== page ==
order-online.gif(CNS): The Cayman Islands Health Services Authority (HSA) has announced that its patients can now order refills of existing prescriptions online. Refills ordered online are available on valid prescriptions and can be ready for collection within 24 hours. Patients requiring a new prescription, or those whose prescriptions no longer entitle them to refills, must make an appointment to see a doctor. Lizzette Yearwood, the HSA’s Chief Executive Officer, says, “This service allows patients to simply go online to order a repeat prescription, meaning patients can order their medication from the ease and comfort of their own home. This cuts down on the time and energy wasted in physically going to the hospital’s pharmacy to order a refill,” she confirms.

“We are continuously working to improve our service and anticipate that patients will enjoy considerable benefits from these latest efforts. At the HSA we are fully committed to bettering the patient experience," she adds.

Chief Pharmacist, Mr. Colin Medford said, “We have been testing this service with some of our patients and the feedback has been very positive.”

Orders can be placed online at, by clicking on the ‘Pharmacy – Refill Request Form’ link and filling out the prescription information form.

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Caribbean Auditor Generals discuss accountability

| 03/04/2013 | 0 Comments

Swarbrick-Alastair-AG.gif(CNS): Public sector auditors from the Caribbean region met in Port of Spain, Trinidad and Tobago between 18th and 21st March, for discussions on the theme of “collaboration to promote best audit practices.” This was the ninth congress of the Caribbean Organisation of Supreme Audit Institutions (CAROSAI) as well as the 25th anniversary of the organisation that was formed to promote greater accountability by governments throughout the Caribbean. Attending the congress from the Cayman Islands was Auditor General, Mr. Alastair Swarbrick. “I am looking forward to working with my colleagues in CAROSAI to discuss the recommendations from the congress with our parliamentarians in the coming months,” he said upon returning from the Congress at which he was elected as a member of the Executive Committee.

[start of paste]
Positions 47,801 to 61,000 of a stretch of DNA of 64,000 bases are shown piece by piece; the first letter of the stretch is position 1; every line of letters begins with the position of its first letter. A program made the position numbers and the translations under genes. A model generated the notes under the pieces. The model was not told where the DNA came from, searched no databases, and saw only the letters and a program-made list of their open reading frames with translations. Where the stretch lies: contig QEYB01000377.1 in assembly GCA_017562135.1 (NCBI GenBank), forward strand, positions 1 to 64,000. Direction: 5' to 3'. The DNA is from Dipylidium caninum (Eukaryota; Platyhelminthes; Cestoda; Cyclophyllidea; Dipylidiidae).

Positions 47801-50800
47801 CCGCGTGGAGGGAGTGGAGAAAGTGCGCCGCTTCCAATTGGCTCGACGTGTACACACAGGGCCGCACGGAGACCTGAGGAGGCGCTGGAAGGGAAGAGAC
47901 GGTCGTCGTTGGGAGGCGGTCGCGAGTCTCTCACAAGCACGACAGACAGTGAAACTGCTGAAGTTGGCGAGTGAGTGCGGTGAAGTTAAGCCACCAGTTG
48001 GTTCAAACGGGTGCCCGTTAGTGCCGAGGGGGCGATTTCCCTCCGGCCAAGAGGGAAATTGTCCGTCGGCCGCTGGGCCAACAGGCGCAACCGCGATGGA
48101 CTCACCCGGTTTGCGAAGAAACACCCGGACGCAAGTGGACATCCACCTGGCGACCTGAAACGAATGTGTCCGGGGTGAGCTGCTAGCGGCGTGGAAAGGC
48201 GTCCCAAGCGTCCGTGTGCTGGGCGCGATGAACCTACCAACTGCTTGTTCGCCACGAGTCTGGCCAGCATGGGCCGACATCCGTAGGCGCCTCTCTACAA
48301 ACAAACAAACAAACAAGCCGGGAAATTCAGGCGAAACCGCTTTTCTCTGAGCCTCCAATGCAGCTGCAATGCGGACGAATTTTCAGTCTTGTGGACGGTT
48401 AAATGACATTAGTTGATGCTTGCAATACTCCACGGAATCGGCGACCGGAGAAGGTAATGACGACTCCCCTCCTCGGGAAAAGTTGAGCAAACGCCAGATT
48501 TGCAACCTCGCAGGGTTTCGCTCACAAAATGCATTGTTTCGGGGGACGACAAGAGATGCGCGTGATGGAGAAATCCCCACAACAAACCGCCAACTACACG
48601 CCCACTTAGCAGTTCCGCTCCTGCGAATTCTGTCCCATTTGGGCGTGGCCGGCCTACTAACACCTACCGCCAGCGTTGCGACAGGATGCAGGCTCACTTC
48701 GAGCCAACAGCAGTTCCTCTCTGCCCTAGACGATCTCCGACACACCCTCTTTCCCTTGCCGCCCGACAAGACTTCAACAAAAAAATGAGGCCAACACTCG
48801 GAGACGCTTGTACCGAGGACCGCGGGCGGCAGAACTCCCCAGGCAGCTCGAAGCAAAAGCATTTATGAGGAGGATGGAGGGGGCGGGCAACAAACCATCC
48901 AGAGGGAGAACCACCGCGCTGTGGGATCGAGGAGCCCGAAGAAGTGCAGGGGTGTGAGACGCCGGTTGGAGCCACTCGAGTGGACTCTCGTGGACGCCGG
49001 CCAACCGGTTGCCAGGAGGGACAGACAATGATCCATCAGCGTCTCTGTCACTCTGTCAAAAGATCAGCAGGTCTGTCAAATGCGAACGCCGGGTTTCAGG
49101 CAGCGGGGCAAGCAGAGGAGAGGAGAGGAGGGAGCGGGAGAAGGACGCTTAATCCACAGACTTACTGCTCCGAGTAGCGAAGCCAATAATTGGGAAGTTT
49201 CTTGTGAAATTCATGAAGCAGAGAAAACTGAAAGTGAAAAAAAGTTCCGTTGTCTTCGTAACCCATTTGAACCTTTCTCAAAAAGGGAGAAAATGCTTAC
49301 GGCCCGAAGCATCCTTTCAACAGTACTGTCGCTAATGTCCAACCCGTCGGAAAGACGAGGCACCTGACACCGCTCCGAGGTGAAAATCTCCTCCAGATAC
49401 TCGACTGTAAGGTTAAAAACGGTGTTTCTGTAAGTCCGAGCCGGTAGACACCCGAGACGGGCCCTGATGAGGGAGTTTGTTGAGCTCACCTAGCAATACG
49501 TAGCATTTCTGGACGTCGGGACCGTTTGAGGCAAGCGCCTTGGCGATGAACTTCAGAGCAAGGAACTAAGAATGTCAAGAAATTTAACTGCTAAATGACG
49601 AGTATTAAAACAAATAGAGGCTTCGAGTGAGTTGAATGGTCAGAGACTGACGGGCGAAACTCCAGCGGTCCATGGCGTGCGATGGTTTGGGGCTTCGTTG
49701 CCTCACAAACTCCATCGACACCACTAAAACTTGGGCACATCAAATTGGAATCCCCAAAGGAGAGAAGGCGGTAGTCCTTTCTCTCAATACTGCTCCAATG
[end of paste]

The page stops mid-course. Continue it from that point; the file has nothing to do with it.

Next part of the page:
The auditors heard from a number of speakers who focused on the challenges facing the Supreme Audit Institutions including the implementation of the United Nations resolution requiring independent national public sector audit institutions and implementation of new international auditing standards. With most countries facing difficult economic conditions, severe austerity measures and charges of inefficient government operations, the auditors are implementing a plan to help their governments achieve greater efficiencies and reduce wasteful expenditures. Each auditor is attempting to ensure their work plans are addressing these challenges.

Mrs. Sharman Ottley, Auditor General of Trinidad and Tobago, said, “As the incoming chair, I am pleased to see the high level of collaboration between the audit offices of CAROSAI.” She added, “We are now better positioned to do more effective audits in our own audit offices.”

Attending the four day conference were the heads of the national audit offices of the Caribbean region, Mr. Terrence Nombembe, the Auditor General of South Africa, who is also President of the International Organization of Supreme Audit Institutions (INTOSAI), Dr. Josef Moser, the Secretary-General of INTOSAI and President of the Austrian Court of Audit, and representatives of various stakeholders and donor organizations who support CAROSAI with funding and expertise. Those organizations included the Inter-American Development Bank, INTOSAI Development Initiative (IDI), CCAF-FCVI, ACCA-UK and World Bank.

The auditors are exploring opportunities to undertake a cooperative audit of revenue collection throughout the region and report the results to their respective governments. The audits will report on how well their governments are assessing and collecting taxes, duties and fees. Led by Mr. Leigh Trotman, Auditor General of Barbados, work on this initiative will begin in the coming months. Mrs. Lyn Provost, the Auditor General of New Zealand also shared her experience as Secretary-General of the Pacific Association of Supreme Audit Institutions about how their group of public sector auditors is dealing with similar challenges with their organization.

CAROSAI was formedin 1988 to promote greater public sector accountability in the Caribbean region. With 22 member nations, the heads of the Supreme Audit Institutions meet every three years to approve their strategic plan, collaborate on best practices and training opportunities, and elect the executive committee.